Archive for August 19th, 2013


I followed a round-about route home from Peterborough. It brought me through Marlbank, and I stopped by Dry Lake for a few minutes. It was very quiet and serenely peaceful. You’d never guess that this was once the site of a large factory employing 200 people.

There are a number of short histories of the town of Marlbank to be found online, varying slightly in their details. The local soil type, marl, determined much of its early development. The marl was ideal for making Portland cement, and in 1891 the first cement factory was opened. It conducted business under various names until it closed its doors in 1914. At its height, the factory employed 200 people and supported a busy town.


Photo: Municipality of Tweed website

Explanations for the closure of the factory vary, but Marlbank supplied some of the cement used in the construction of the Panama Canal. Perhaps demand for cement fell after the completion of the Panama Canal in 1914, and more remote and thus less economical operations were forced out of business. A few remains of the old buildings can still be seen as they succumb to new forest growth.

The area from which the marl was dredged now forms Dry Lake. When I stopped, there was a family of loons close to shore. They quickly retreated and I was only able to get a distant shot. Still, I was pleased to think that they were now the beneficiaries of that long-ago human enterprise.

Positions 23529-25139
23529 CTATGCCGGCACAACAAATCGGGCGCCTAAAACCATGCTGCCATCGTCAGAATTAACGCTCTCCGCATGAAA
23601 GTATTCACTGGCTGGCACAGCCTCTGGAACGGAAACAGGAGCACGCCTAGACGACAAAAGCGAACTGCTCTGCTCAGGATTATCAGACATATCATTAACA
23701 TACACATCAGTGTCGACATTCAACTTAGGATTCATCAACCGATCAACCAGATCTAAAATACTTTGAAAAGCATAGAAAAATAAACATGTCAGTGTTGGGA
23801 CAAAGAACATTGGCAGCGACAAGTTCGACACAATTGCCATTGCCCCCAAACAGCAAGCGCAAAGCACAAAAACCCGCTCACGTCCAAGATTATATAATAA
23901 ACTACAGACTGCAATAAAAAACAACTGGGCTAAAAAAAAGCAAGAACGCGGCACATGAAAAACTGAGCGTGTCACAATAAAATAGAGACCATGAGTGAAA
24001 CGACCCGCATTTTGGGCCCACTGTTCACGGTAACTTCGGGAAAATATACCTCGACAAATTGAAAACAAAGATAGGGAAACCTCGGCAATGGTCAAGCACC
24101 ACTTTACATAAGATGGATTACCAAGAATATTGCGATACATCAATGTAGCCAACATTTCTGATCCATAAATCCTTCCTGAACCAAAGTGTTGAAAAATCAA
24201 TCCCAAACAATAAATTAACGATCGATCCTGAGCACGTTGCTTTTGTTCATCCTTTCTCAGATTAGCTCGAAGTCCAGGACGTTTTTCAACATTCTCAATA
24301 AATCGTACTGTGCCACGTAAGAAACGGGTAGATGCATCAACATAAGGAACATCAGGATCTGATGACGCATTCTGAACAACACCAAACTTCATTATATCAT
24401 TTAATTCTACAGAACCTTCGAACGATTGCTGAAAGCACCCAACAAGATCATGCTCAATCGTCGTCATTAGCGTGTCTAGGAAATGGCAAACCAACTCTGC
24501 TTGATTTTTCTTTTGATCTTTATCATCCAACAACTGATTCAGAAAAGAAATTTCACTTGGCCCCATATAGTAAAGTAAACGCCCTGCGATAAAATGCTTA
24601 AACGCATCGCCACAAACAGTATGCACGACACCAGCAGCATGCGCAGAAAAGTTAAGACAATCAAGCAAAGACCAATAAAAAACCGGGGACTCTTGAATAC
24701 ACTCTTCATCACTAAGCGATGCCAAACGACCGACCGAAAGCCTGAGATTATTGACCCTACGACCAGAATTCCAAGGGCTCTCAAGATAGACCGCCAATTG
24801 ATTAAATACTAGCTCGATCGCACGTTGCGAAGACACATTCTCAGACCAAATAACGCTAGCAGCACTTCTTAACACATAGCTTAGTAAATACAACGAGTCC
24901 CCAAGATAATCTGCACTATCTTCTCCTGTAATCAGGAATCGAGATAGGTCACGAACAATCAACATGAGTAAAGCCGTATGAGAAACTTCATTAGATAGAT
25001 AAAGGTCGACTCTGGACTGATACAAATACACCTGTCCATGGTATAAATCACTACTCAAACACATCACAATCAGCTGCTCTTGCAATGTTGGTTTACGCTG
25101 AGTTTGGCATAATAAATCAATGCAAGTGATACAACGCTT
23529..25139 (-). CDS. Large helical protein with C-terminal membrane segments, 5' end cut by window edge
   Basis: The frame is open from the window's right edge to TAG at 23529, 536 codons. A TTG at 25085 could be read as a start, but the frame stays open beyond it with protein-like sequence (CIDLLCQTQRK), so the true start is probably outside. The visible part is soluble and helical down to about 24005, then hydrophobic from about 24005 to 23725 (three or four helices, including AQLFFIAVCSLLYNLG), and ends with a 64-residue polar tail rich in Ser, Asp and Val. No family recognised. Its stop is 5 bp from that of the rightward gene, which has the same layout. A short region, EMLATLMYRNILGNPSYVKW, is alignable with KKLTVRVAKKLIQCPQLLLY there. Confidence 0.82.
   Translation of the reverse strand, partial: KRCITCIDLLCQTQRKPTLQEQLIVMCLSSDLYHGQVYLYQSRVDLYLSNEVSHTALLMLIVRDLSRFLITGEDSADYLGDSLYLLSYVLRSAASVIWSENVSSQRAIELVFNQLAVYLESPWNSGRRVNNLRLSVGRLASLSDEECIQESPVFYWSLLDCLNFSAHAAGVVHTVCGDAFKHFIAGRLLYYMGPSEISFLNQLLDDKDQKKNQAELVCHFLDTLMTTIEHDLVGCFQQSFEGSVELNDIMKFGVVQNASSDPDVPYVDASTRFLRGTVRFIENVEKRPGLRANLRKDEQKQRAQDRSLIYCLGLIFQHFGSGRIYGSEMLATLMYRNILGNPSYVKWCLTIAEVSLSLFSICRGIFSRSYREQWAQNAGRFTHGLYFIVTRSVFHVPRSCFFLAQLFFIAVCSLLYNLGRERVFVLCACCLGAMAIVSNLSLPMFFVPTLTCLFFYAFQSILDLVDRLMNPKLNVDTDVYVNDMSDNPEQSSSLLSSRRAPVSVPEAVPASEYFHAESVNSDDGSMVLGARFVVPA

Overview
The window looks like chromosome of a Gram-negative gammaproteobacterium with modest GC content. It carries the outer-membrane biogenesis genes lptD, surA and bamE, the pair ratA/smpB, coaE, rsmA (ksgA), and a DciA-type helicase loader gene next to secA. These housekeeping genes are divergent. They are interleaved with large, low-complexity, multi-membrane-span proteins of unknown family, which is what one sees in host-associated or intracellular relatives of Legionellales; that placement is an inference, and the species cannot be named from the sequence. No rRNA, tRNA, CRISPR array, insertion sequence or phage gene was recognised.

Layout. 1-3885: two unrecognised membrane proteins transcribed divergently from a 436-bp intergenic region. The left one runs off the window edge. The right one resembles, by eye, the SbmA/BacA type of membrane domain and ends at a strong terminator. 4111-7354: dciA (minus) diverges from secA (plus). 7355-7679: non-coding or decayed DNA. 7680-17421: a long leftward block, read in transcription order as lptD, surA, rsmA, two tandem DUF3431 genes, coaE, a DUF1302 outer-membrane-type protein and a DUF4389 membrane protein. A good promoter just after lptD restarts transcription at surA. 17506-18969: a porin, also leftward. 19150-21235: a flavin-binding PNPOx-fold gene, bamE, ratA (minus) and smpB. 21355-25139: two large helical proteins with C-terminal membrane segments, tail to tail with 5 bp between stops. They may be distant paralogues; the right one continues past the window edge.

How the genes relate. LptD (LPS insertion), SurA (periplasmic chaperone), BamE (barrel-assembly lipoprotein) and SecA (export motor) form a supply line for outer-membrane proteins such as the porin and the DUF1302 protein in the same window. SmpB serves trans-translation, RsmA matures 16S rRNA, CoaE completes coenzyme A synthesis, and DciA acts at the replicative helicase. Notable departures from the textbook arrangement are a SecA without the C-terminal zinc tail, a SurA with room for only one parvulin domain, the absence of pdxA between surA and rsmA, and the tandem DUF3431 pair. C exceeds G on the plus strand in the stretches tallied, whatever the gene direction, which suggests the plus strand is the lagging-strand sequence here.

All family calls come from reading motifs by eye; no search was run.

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Last week, I undertook a road trip to points west of here. While travelling the back roads on my way up to Peterborough, I spotted a herd of…big, mud-coloured cows? Water buffalo! This was a first. I can’t recall ever having seen water buffalo hanging around the pastures of Ontario before. I stopped and took a few pictures.

This pair seemed to be enjoying a good soak. The appearance of the others suggested they regularly partook of this pleasure too.


When I got home, I turned to Google, and soon learned that I had stumbled upon the Ontario Water Buffalo Co.. Located north of Stirling, Ontario, the farm keeps a herd of water buffalo for milk production. Their website offers this information:

The water buffalo is an incredible species and is the primary source of dairy in many countries. In Italy there are more water buffalo milked than holsteins in Ontario. There are about 170 million water buffalo worldwide with two types; swamp and river. Swamp are primarily used for meat and draught while river is best for milking. As calves they range from 80-100 pounds while the adults reach up to weights of 2600 pounds.

I never knew. Now I do.


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